WASHINGTON — Joe Melsha, a 33-year-old office manager for a heating and cooling company in Iowa, appears to be the voice of a new American majority.
And the sentiments he imparts clearly are getting the attention of legislators and politicians: Government efforts to improve the lot of minorities in the country have "gone too far."
"I mean, I'm not a racist and I'm not going to go out and shoot anybody, but I don't think (black Americans) deserve all the special programs that are offered to them," Melsha said.
"All the special programs (the government has are) for everybody except the white male. I don't think it's right that they say you have to have so many blacks or so many women or so many Hispanics working in different factories."
While a minority of whites have long expressed opposition to affirmative action and special programs aimed at helping blacks, recent polls indicate that that view is now held by a majority of white Americans.
At a time when they view their own economic futures with uncertainty, experts say, the nation's "haves"--especially the white middle class--say they are increasingly less willing to help those farther down the socioeconomic ladder. The feelings are harbored not so much out of animus toward blacks as a concern that opportunities are lessening for everyone and only so many can succeed.
As a result, black and white Americans are glaring at each other across a racial divide that once promised to narrow but now appears to be widening. While whites have become more protective of their own status, blacks increasingly despair of ever achieving real equality.
The result, experts say, is that politicians--sensitive to the moods of the largest blocs of voters--may respond by rolling back government social programs. Specifically, they say, the fears are likely to fuel campaigns by politicians pledging to end welfare programs, eliminate health care benefits for the poor and repeal anti-discrimination laws.
"Congress will come back in January as a more conservative body, and that does not augur well for universal health care with protections for the poor and black segments of the population, nor does it speak well for the kind of meaningful civil rights protections that we feel are needed," said Wade Henderson, Washington director for the National Assn. for the Advancement of Colored People.
"The same is likely to be true for welfare reform, as we expect Congress will be urged by their constituents to adopt a plan that is punitive against the most helpless segments of our society."
At the root of the problem, numerous recent surveys suggest, is a deep sense among whites that black Americans are getting breaks--in employment opportunities, education benefits and government programs--that are enabling them to surpass the living standards of whites.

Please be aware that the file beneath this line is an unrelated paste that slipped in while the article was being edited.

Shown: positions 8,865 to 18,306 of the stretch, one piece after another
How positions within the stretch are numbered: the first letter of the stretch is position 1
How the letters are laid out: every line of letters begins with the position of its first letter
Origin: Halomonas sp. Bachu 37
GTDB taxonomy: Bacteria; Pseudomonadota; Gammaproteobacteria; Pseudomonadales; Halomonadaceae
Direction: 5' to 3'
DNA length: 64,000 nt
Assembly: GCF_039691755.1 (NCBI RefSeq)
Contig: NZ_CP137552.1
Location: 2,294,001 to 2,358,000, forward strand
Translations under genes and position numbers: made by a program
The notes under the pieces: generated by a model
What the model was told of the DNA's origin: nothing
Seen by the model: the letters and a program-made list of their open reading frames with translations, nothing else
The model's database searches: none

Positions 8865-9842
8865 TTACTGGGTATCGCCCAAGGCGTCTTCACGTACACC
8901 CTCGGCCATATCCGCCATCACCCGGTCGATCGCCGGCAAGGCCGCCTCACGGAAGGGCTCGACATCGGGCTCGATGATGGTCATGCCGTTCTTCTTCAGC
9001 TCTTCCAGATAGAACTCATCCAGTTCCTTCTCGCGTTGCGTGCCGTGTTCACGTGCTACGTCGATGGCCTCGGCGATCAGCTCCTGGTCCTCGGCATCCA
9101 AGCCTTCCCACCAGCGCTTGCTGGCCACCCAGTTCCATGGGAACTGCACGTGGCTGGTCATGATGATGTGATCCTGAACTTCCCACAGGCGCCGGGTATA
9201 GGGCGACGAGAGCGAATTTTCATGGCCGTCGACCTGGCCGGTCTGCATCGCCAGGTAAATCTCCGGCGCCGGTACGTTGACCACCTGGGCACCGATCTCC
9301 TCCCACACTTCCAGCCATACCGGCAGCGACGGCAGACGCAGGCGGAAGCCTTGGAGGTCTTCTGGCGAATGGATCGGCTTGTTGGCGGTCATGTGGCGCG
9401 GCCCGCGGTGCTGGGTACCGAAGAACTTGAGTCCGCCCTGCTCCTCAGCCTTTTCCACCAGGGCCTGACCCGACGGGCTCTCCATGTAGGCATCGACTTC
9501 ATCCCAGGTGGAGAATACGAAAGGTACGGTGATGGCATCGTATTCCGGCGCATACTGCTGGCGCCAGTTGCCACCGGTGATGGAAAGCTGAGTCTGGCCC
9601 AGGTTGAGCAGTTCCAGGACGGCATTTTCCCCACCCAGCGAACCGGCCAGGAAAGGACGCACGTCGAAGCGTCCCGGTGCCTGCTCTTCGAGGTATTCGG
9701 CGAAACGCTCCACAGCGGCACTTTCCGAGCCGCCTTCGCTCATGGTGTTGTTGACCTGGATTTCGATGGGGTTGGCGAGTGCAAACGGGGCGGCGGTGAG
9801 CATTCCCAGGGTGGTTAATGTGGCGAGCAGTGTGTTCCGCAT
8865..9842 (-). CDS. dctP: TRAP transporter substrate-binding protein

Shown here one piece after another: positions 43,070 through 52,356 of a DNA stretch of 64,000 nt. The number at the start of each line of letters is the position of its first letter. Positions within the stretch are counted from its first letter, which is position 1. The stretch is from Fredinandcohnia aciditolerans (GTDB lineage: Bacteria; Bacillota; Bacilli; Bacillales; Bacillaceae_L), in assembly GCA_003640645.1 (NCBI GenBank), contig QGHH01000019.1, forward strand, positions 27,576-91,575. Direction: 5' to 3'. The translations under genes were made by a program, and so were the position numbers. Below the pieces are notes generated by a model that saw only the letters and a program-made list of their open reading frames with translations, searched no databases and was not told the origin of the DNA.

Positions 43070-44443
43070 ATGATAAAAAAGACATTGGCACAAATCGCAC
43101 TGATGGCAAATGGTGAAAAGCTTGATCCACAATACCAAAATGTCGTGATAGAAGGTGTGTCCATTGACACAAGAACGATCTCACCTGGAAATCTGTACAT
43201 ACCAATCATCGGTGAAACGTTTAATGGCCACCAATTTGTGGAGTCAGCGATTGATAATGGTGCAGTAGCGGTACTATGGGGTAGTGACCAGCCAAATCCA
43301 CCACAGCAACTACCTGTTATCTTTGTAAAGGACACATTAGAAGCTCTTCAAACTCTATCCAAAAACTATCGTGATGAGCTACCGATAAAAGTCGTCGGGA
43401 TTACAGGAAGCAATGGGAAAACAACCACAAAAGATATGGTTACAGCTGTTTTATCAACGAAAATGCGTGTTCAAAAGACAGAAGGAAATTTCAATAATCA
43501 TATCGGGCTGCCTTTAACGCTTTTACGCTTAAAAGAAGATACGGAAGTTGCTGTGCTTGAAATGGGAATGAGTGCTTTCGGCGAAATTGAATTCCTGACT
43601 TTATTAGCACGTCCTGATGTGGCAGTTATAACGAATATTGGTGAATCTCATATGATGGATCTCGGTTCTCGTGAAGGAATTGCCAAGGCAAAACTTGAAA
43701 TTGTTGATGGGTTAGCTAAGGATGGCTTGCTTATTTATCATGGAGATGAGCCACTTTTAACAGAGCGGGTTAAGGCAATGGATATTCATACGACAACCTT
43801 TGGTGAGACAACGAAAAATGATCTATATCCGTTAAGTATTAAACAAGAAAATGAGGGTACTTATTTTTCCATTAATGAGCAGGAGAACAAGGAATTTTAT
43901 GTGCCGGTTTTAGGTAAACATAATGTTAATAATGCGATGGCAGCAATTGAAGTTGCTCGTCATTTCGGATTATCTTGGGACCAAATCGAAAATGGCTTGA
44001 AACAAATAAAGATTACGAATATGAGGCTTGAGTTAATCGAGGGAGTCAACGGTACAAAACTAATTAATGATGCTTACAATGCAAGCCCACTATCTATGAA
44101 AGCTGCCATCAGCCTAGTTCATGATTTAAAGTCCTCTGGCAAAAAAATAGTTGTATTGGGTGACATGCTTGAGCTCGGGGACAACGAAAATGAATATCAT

"A lot of white people see that one in seven blacks have household income at $50,000 or above and conclude that too many black people are doing well," said Bill Boyd, a fellow at the Joan Shorenstein Barone Center of the Press, Politics and Public Policy at Harvard University's John F. Kennedy School of Government. "That's when white people seem to make the illogical leap. They think everybody is equal and point to those black people doing well and say, therefore, we don't need to do any more to help any black people."
Boyd, who is studying the relationship between public opinion and the social gains of black Americans during the past 40 years, notes that the feelings are not unlike those that arose during the peak of the civil rights movement in the 1960s, when whites felt threatened by black advancement, he says.
Boyd's studies also suggest that a white backlash against the Great Society programs of the Lyndon B. Johnson Administration ultimately helped lead to the election of Ronald Reagan.
"The facts don't mean a thing in opinion polling, and that's what makes black people feel all the more uneasy about this current mood of the nation," said Boyd, who is black. "They know that polls drive policy."
But while responding to anti-black sentiments may get some politicians elected, the strategy could be shortsighted, says Sen. Bill Bradley (D-N.J.), who often speaks about the need for white Americans to embrace programs intended to assist black Americans.
"The economic future of the children of white Americans will increasingly depend on the talents of nonwhite Americans," he said in an interview. "To the extent those talents are not developed, the prospects of all Americans, including whites, will be diminished. That's not ideology or polling. That is demographics." But that message appears unpersuasive to large numbers of whites.
Tom Wicker, the retired New York Times columnist, said that in the course of writing a book on the fate of racial integration in American society he has noticed a sense of creeping frustration among whites toward blacks' social gains.